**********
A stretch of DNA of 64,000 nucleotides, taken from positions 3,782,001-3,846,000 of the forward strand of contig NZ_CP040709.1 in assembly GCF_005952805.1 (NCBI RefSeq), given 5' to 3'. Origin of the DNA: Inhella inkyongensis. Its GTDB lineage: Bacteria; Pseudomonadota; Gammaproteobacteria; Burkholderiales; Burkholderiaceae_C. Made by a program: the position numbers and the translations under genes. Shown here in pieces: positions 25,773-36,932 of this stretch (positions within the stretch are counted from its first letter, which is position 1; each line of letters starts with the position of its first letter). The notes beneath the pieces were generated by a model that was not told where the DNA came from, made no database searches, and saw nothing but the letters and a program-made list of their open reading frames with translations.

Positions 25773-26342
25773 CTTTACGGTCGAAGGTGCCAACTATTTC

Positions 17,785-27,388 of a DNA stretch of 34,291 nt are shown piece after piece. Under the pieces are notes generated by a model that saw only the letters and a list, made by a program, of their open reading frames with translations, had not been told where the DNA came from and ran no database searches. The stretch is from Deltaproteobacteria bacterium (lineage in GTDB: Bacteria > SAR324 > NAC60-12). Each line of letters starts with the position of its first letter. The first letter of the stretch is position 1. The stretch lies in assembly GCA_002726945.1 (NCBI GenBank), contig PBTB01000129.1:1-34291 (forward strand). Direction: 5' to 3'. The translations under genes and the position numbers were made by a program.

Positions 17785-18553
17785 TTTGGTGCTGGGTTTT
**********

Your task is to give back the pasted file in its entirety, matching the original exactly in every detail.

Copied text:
A stretch of DNA of 64,000 nucleotides, taken from positions 3,782,001-3,846,000 of the forward strand of contig NZ_CP040709.1 in assembly GCF_005952805.1 (NCBI RefSeq), given 5' to 3'. Origin of the DNA: Inhella inkyongensis. Its GTDB lineage: Bacteria; Pseudomonadota; Gammaproteobacteria; Burkholderiales; Burkholderiaceae_C. Made by a program: the position numbers and the translations under genes. Shown here in pieces: positions 25,773-36,932 of this stretch (positions within the stretch are counted from its first letter, which is position 1; each line of letters starts with the position of its first letter). The notes beneath the pieces were generated by a model that was not told where the DNA came from, made no database searches, and saw nothing but the letters and a program-made list of their open reading frames with translations.

Positions 25773-26342
25773 CTTTACGGTCGAAGGTGCCAACTATTTC

Positions 17,785-27,388 of a DNA stretch of 34,291 nt are shown piece after piece. Under the pieces are notes generated by a model that saw only the letters and a list, made by a program, of their open reading frames with translations, had not been told where the DNA came from and ran no database searches. The stretch is from Deltaproteobacteria bacterium (lineage in GTDB: Bacteria > SAR324 > NAC60-12). Each line of letters starts with the position of its first letter. The first letter of the stretch is position 1. The stretch lies in assembly GCA_002726945.1 (NCBI GenBank), contig PBTB01000129.1:1-34291 (forward strand). Direction: 5' to 3'. The translations under genes and the position numbers were made by a program.

Positions 17785-18553
17785 TTTGGTGCTGGGTTTT